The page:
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Tuesday, October 25, 2011

Parkour, ordinary people doing insanely awesome things.


        I’m an avid fan of Parkour and free running.  For those of you who don’t know what that is, well just go to you tube and look it up.  I tend to free run/parkour whenever I have the chance, minus the flips cause I don‘t want to break my neck.  I’ll break it down into simple math for you.  Extreme + dangerous + fun + adrenaline = parkour.  When I started doing this awesome activity I started slowly adding a new rule to my life.  It is jump first and think about it when it’s over.  Now I’m not saying go jump off a building and hope that you live because that isn‘t what it is about.  Parkour is about testing yourself and reaching your physical limit.  Bottom line is I’m a risk taker.  Here is where the life lesson comes in.
People are so afraid to take a risk nowadays.  Remember when you were a kid?  How carefree you were?  You felt invincible right?  What happened when we got older?  Why are we so afraid of bad things happening that we sit on a couch watching tv wondering what could have happened if we just took that chance, if we just said what we felt.  Here is where it all mixes together.
Parkour and free running are a lot like life.  There are times when your going to try something new and it is going to scare the crap out of you.  You‘re going to reach a point in which you are staring at a wall that you know you can get over, but your not sure about how your going to land.  It isn’t whether you land on your feet or on your butt, the real learning experience is taking the risk and learning from it knowing that you at least tried.  Story time!!!!
It was my first time attempting parkour and I’m staring at this gap.  My jumping point was six feet higher then the part I was landing on and the distance was about eight feet.  Doesn’t seem like much now, but I was scared out of my mind.  I had chickened out two times already and before I had the chance to talk myself out of it the third time I ran full speed to the edge and went for it.  I hit the ground quickly tucking my body in so I could roll into a run.  It was awesome and now I handle it like I’ve done it all my life.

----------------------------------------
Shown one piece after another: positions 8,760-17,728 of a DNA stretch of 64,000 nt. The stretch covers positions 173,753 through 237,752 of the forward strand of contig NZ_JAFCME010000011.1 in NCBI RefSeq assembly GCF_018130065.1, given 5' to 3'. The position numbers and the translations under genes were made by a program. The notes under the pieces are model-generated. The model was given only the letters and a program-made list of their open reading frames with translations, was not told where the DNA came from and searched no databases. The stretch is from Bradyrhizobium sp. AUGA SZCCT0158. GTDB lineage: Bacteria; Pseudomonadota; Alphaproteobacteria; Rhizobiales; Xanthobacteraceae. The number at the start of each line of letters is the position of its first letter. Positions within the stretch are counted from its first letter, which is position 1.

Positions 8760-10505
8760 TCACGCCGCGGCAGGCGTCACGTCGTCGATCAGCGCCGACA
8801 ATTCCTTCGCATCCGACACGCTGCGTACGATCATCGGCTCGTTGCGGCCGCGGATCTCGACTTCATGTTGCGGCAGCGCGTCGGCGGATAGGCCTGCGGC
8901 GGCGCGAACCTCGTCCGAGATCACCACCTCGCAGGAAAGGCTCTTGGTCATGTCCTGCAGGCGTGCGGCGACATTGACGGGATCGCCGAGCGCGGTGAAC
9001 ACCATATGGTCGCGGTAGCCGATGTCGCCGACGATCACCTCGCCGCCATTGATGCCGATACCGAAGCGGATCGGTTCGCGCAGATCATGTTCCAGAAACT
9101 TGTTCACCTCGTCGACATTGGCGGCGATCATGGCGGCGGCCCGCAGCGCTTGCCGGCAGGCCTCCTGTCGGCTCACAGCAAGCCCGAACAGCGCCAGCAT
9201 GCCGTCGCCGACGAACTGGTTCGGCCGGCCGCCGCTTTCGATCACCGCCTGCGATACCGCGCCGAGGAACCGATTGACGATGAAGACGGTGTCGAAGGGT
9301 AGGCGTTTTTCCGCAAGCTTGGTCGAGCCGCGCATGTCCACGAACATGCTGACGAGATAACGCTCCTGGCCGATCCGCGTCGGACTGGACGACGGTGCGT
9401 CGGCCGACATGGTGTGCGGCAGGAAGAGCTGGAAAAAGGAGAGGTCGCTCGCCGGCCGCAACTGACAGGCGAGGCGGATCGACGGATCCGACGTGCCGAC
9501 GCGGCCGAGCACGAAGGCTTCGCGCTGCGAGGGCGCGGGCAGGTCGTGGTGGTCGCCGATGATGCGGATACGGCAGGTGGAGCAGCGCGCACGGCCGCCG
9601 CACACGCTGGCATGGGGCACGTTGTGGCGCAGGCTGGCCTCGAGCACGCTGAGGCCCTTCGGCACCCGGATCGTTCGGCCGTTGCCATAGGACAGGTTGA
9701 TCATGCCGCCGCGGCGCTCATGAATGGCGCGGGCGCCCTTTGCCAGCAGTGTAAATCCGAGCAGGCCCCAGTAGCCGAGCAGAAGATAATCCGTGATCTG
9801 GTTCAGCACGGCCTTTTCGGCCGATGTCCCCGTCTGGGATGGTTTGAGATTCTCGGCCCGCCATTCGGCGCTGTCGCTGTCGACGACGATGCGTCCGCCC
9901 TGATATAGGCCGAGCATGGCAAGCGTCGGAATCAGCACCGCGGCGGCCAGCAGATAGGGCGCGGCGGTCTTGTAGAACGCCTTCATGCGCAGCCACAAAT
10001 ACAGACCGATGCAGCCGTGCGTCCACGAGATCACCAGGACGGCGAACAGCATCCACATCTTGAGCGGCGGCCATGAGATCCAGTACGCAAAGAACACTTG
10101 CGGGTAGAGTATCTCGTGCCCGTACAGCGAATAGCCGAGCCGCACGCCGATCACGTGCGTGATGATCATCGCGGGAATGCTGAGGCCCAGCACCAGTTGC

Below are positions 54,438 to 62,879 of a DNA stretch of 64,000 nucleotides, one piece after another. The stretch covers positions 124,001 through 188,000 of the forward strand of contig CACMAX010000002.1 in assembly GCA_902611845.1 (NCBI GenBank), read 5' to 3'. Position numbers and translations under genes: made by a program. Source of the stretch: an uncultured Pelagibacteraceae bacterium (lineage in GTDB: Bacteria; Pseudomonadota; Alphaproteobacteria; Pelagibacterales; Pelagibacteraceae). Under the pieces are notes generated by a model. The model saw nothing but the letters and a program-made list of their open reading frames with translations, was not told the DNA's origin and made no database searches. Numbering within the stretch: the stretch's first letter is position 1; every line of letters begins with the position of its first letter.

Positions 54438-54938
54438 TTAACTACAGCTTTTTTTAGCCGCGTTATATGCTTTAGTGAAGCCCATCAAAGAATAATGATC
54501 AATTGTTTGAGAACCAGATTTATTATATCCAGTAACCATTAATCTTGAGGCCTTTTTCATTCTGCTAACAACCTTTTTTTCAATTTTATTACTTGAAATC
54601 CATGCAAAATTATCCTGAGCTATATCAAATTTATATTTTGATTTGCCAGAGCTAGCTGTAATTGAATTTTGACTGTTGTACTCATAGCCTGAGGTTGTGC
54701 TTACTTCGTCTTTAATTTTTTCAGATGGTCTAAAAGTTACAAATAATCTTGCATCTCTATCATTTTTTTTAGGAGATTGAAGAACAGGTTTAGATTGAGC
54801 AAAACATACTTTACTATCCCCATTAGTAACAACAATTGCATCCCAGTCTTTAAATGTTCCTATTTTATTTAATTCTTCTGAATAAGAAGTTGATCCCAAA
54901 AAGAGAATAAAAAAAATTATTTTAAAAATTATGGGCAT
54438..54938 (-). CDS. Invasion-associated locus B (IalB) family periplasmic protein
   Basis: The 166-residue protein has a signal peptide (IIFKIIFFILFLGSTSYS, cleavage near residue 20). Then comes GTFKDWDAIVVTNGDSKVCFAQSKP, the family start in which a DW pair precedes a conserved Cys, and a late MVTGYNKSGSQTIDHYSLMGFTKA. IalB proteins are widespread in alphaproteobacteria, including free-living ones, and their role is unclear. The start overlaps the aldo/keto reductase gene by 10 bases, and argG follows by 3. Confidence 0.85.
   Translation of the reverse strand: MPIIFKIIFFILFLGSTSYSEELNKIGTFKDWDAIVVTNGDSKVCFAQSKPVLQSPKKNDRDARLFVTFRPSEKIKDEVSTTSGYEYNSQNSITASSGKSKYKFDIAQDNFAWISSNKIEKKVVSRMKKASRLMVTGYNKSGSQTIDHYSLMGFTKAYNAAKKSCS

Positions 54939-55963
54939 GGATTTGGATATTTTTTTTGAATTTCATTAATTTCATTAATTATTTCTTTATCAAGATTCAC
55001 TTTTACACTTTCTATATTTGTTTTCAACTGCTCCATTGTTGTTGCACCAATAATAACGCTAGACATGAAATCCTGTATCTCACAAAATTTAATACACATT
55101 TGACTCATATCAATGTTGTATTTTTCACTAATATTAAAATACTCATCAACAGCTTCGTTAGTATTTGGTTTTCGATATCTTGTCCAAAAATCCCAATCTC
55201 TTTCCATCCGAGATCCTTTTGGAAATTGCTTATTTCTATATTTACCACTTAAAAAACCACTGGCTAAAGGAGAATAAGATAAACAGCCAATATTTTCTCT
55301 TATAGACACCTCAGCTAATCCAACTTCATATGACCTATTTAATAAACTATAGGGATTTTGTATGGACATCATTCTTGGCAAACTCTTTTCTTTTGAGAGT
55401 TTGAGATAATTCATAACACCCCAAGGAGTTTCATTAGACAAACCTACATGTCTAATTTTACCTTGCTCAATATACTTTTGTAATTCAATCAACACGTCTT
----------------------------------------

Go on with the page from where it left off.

I had been in practice for a long time noticing a lot of problems.  Sitting back I wished someone would stand up and talk about what was going wrong.  I waited a little while longer hoping that it wouldn’t have to be me.  Practice is over and I’m walking away wondering how things could have gone if someone had stood up and said something.  The next day practice starts again.  I notice the same problems and decide to confront them.  Practice ends and I talk to the leaders.  Amazed at my willingness to bring the problems up they begin to work to make things better.  Those problems are now getting solved.
Both of these stories are true.  While every instance of my life hasn’t worked out like these two stories did, I’m happy to say that I have no regrets about trying something new.  You have the choice; sit around wondering what could have been, or do something and watch it happen in front of you.

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